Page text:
22 with and the circumstances involved. I have to say straight away that

23 each and every one of them will speak a lot more about the specific

24 locations at the time when all of this happened. A lot more than about

25 that first point in time.

Page 5658

1 I personally think that the historical, political, and strategic

2 circumstances involved are not of such relevance, are not of dominant

3 importance as far as the responsibility of Dragomir Milosevic is

4 concerned, in the spirit of what I told you about 90 bis -- no, sorry, 98

5 bis.

6 So that -- we say that they will deal with the creation of the

7 Sarajevo Romanija Corps, but I mean that will just be dealt with at a

8 minimal level. If we were to put them questions about all of that, then

9 I really couldn't deal with all the things that Dragomir Milosevic is

10 held accountable for here. If I were to deal with the circumstances, or

11 rather, the time of 1992, then certainly all of these 172 hours would be

12 used up by that.

13 Perhaps I can ask, by way of basic information, a few questions

14 in this relation, and that is why we said it. I'm speaking on behalf of

15 the Defence, the Defence of Dragomir Milosevic, that through every one of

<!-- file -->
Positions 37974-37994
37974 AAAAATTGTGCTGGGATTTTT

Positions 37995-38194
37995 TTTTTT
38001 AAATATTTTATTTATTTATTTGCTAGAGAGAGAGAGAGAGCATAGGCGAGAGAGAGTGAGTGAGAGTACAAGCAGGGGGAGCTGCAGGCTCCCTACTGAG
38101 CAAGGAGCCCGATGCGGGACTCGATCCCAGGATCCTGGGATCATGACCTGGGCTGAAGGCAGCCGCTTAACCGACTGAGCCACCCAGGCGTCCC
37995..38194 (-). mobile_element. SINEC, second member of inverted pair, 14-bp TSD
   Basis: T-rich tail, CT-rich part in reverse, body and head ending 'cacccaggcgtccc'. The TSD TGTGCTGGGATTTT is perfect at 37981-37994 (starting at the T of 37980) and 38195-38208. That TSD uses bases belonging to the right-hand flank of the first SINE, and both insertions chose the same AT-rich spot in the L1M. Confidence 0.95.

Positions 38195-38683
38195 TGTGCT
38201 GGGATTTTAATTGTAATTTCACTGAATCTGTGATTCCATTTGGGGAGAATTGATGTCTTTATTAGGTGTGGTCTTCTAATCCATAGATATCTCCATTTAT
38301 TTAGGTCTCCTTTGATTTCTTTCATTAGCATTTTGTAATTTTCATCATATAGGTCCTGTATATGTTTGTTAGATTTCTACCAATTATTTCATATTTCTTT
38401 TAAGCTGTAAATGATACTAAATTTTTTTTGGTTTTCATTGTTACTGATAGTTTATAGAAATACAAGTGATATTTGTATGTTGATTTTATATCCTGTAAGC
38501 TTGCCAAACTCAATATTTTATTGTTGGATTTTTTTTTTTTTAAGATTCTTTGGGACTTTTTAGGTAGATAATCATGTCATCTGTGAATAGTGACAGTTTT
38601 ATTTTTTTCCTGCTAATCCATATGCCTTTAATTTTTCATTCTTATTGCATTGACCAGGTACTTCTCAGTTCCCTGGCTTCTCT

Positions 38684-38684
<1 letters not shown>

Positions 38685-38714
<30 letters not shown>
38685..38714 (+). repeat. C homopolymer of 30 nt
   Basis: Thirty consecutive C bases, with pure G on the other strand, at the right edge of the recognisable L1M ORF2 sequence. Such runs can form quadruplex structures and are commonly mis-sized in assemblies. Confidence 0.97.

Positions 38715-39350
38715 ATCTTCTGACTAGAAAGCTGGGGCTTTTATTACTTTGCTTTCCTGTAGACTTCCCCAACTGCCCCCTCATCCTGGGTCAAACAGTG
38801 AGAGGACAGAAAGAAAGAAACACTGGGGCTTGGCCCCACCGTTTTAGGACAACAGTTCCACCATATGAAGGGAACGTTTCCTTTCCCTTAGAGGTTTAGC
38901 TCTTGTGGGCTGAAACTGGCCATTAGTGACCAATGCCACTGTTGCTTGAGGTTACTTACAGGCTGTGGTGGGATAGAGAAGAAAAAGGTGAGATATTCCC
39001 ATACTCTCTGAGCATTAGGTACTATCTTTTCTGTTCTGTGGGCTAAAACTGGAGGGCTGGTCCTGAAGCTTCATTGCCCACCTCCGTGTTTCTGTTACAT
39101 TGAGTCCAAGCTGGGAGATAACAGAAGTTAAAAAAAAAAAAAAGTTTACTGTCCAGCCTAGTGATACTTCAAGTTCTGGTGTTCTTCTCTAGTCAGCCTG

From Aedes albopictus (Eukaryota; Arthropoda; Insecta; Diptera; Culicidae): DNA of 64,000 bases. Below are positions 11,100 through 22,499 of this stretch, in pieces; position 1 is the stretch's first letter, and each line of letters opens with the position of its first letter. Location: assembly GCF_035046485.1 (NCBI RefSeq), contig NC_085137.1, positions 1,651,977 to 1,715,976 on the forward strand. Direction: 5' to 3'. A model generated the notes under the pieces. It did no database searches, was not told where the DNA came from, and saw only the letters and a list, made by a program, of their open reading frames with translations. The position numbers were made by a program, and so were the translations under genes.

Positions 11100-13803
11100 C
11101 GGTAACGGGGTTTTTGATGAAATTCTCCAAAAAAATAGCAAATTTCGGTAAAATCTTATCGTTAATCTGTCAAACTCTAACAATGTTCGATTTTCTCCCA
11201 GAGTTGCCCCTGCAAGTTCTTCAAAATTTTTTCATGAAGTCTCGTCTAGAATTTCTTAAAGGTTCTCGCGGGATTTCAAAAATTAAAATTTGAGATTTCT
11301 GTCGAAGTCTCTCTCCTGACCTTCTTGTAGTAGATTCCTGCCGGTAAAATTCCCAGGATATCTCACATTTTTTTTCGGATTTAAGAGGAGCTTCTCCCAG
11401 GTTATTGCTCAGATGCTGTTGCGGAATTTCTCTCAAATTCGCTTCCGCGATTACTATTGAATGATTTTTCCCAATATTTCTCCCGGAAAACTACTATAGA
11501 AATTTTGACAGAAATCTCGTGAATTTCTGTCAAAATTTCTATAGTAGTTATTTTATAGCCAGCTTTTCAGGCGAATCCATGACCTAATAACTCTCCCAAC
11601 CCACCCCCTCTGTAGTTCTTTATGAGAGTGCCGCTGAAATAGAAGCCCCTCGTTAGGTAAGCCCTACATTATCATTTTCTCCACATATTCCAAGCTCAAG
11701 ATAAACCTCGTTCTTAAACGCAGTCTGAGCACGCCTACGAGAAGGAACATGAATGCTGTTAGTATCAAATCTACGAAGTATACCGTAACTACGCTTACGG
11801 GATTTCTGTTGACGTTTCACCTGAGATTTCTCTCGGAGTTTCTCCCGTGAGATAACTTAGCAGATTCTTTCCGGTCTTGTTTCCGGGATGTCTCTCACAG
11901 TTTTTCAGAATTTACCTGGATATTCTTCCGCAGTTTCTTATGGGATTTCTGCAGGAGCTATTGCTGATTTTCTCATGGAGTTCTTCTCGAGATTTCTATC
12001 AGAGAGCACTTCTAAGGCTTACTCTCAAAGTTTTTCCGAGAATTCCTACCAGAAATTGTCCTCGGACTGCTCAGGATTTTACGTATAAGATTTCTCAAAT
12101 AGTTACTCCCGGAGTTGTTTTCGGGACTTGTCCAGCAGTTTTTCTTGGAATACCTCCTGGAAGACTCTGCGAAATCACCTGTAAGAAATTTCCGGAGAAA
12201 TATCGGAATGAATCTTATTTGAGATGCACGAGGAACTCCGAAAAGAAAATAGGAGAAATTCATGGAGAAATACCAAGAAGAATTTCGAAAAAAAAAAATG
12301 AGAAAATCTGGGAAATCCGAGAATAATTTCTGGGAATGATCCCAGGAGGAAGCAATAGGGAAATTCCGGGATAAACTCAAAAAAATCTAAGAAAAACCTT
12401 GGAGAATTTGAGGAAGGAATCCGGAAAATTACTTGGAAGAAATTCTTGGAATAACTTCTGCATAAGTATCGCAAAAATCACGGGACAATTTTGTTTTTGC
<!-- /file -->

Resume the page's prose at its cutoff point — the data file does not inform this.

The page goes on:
16 these witnesses, we are going to deal with the basic question, and that

17 is what it looked like under the circumstances pertaining to what the

18 indictment states.

19 I'm trying to be clear. I understand your reprimand as well, I

20 understand your way of thinking, too, but in this situation under these

21 circumstances that we're in - and we said that as well -- however, that

22 is not dominant as far as these witnesses are concerned. We are

23 primarily talking about that time.

24 May I repeat once again we are talking about the circumstances

25 involved in that time that pertains to the responsibility of the accused,

Page 5659

1 Dragomir Milosevic.

2 This, just by way of information, by the way, if I can put it

3 that way, if these witnesses were in the area, then we're going to ask

4 them whether they know what it was that was going on there.

5 [Trial Chamber confers]

6 JUDGE ROBINSON: We'll give our decision now on the number of

7 witnesses that we'll allow and the time within which they may testify,

8 but before doing that I'd like to stress that even beyond that decision,

9 the Defence must bear in mind that a witness's evidence will only be

10 admitted if it is relevant, you know, and that the Chamber will not have

11 any patience with evidence that is cumulative, you know.

12 The Chamber sets the number of witnesses to be called by the

13 Defence at a maximum of 63, but we urge the Defence to reduce the number

14 of witnesses to be called. By bearing in mind the options open to the

15 Defence to lead witness evidence in written form, either through Rule 92

16 bis or ter, and the high degree of evidence that appears to be

17 cumulative, the Chamber determines that the Defence will present its

18 evidence within 145 hours. This is the time available for the full

19 examination of witnesses. Allowing some time for procedural matters and